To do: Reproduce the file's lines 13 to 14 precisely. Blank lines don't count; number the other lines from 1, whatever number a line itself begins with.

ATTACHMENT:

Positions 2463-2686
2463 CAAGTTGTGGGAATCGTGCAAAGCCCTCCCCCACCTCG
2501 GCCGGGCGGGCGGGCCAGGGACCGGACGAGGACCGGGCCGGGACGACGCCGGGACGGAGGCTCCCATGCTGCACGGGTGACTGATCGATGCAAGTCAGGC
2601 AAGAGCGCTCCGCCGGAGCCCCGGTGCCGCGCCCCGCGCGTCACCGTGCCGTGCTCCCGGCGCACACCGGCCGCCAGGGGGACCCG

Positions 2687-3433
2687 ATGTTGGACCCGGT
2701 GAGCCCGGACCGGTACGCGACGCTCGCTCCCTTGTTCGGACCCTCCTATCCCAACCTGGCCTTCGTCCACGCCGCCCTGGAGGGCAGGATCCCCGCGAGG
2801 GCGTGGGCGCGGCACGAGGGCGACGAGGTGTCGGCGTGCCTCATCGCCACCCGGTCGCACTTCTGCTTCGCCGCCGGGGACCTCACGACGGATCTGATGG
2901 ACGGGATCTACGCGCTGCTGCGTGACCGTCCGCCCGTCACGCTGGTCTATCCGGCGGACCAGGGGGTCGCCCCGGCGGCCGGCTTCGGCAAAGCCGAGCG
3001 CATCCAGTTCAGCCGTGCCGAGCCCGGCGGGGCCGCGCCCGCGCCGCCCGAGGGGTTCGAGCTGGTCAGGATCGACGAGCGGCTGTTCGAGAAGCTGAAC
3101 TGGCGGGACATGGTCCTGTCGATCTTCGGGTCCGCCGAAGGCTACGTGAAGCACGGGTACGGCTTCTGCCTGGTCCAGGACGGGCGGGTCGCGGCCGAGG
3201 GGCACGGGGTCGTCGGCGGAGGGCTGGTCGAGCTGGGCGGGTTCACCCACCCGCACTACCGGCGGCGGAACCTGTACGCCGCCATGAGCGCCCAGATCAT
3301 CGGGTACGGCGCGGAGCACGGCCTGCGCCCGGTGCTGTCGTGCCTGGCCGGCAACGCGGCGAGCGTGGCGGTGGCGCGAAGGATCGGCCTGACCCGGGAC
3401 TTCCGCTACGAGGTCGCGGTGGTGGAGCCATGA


3301 CGGGTACGGCGCGGAGCACGGCCTGCGCCCGGTGCTGTCGTGCCTGGCCGGCAACGCGGCGAGCGTGGCGGTGGCGCGAAGGATCGGCCTGACCCGGGAC
3401 TTCCGCTACGAGGTCGCGGTGGTGGAGCCATGA